In June 2004 AGF Spring Creek / Coit II, Ltd. leased office space in Richardson Texas to Atrium Executive Business Centers Richardson, LLC
Later there were three Lease
Amendments. Each was signed by Curtis for the tenant, as its President or CEO.
The last Amendment extended the lease term into 2015.
Atrium, however, was never formed.
Instead, Curtis formed “AEBC-Richardson, Inc.” After formation, AEBC occupied
the leased premises and operated a business there for six years. Although AEBC
offered executive suites at the leased premises to subtenants, it was Atrium
that was shown as the tenant in the Lease and all Amendments, and Dawn Curtis
signed each on behalf of Atrium, not AEBC.
In March 2010 Curtis sent an email
to representatives of the Landlord stating that revenues were too low to
continue in operations, and asking AGF to handle the details of the pending
lease default. No further rent was paid and AGF terminated the Lease by written
notice issued later that month.
In April 2010 AGF initiated a
lawsuit against Dawn Curtis individually for breach of the 2004 Lease, as
extended and amended. AGF contended that although Atrium was the named tenant,
in fact (and in law) Atrium never existed as it was never formed. And
consequently, Dawn Curtis was 100% liable as if she had signed an unconditional
The jury entered a verdict in favor
of AGF in trial court, and the judge converted it into a Judgment. Curtis
On appeal Curtis acknowledged her
mistake in failing to change the name of the tenant on the Lease, and her
further mistakes in signing the Lease Amendments as President of an LLC that
did not exist. She requested however that the Court overlook these mistakes and
instead impose a lease agreement between AGF and AEBC through the action and
conduct of the parties.
To support her argument, Curtis
provided evidence that reimbursement of the tenant’s move-in expenses, all
rental payments, fax transmissions, insurance policies, sales and use tax
permits and subtenancy agreements with executive suite customers were all made
in the name of AEBC rather than Atrium, and further – that Landlord was aware
of these documents and payments.
However, Landlord refuted those
arguments by stating that the Lease was unambiguous. Atrium Executive Business
Centers Richardson, LLC was identified as the Tenant. Not AEBC-Richardson, Inc.
The Lease also contained an “incorporation” clause providing that the Lease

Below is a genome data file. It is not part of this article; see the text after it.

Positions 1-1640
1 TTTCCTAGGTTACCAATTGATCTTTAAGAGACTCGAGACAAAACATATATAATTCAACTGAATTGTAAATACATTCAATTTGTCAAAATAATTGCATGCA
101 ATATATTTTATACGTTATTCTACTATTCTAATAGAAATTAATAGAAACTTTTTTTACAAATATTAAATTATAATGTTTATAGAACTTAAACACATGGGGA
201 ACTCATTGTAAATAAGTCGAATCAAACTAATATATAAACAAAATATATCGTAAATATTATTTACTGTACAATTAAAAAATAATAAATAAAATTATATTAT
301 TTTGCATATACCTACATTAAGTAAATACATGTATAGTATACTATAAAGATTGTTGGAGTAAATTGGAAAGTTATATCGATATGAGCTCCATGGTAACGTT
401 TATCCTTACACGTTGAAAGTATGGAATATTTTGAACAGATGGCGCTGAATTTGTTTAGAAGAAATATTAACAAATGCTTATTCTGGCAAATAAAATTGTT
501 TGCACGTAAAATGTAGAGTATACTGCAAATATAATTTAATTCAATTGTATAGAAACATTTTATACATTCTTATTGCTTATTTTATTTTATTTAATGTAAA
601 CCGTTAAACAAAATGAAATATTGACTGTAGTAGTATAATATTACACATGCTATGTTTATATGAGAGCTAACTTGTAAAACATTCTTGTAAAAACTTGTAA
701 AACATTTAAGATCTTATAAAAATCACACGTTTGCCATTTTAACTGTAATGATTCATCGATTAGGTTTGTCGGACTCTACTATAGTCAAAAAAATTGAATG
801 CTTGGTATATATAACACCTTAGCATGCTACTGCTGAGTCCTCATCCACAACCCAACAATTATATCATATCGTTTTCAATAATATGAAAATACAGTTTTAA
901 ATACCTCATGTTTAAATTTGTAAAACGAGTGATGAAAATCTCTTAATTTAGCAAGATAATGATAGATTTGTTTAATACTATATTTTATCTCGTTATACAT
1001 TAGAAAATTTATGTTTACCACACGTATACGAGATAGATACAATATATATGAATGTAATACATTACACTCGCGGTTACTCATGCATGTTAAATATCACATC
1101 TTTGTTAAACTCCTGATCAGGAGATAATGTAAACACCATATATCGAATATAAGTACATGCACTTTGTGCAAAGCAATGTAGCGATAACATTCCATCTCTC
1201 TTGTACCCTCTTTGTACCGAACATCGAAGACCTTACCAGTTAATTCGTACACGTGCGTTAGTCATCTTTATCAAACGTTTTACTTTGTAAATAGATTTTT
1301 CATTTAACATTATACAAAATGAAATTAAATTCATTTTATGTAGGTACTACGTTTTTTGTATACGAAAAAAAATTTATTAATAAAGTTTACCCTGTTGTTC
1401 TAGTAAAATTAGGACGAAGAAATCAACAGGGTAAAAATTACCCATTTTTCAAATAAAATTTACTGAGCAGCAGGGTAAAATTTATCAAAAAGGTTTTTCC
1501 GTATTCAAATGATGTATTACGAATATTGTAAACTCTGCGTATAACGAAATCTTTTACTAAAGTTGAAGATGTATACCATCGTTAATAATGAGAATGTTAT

could not be altered, waived, amended or extended unless by written agreement.
Obviously changing the identity of
one of the parties to the Lease is serious business and not easily accomplished
without a written agreement between both parties.
Curtis’ lawyers found an interesting
case from Fort Worth. An Appeals Court decided in 1997 that, in a similar
situation as this case, “a promoter is relieved of personal liability only when
the corporation subsequently adopts the contract either expressly or by
accepting its benefits.”
But in our case the entity was never
formed, and could not “subsequently adopt” the Lease. AEBC was ultimately
formed. Not Atrium. And if Landlord had sued AEBC for breach of Lease, AEBC
could have easily defended claiming it never signed the Lease or any of the
modifications or anything else (such as a Lease Guaranty) leading to imposition
of liability against AEBC.
Ultimately the Appeals Court
overturned the lower court’s judgment, but due to entirely other issues: the
jury had miscalculated the proper amount of the award. So while I must
truthfully tell you that Curtis won this round, I must also conclude that if
this case isn’t settled but instead is retried, Curtis will surely lose again.
See Curtis v. AGF Spring Creek / Coit II, Ltd.;
No. 15-12-00429-CV; Texas 14th Court of Appeals, August 28, 2013.
Curtis made the cardinal mistake of signing an important legal document on
behalf of an entity before the entity was formed. I see this problem daily. Ok
daily is an exaggeration, but I see it
a document is signed for a non-existent entity, personal liability is typically
imposed upon the person signing. There is a way to finesse this when you know
the entity has not yet been formed. Write in a special provision eliminating
all personal liability once the entity has been formed and evidence of
formation and adoption by the new entity is sent to the other parties who have
signed the contract.
Tip: When I encounter an entity (whether as a client, adverse party,
service provider, vendor, etc.) I check to be sure it is formed in its state of
organization, and qualified to do business in Texas. Typically I start here.
It’s a free search: https://ourcpa.cpa.state.tx.us/coa/Index.html.
Then if it will be a client or adverse party, I’ll dig further, but be prepared
to pay $1 per search: https://direct.sos.state.tx.us/acct/acct-login.asp.
Reprinted with the permission of North Texas Commercial Association of REALTORS®, Inc.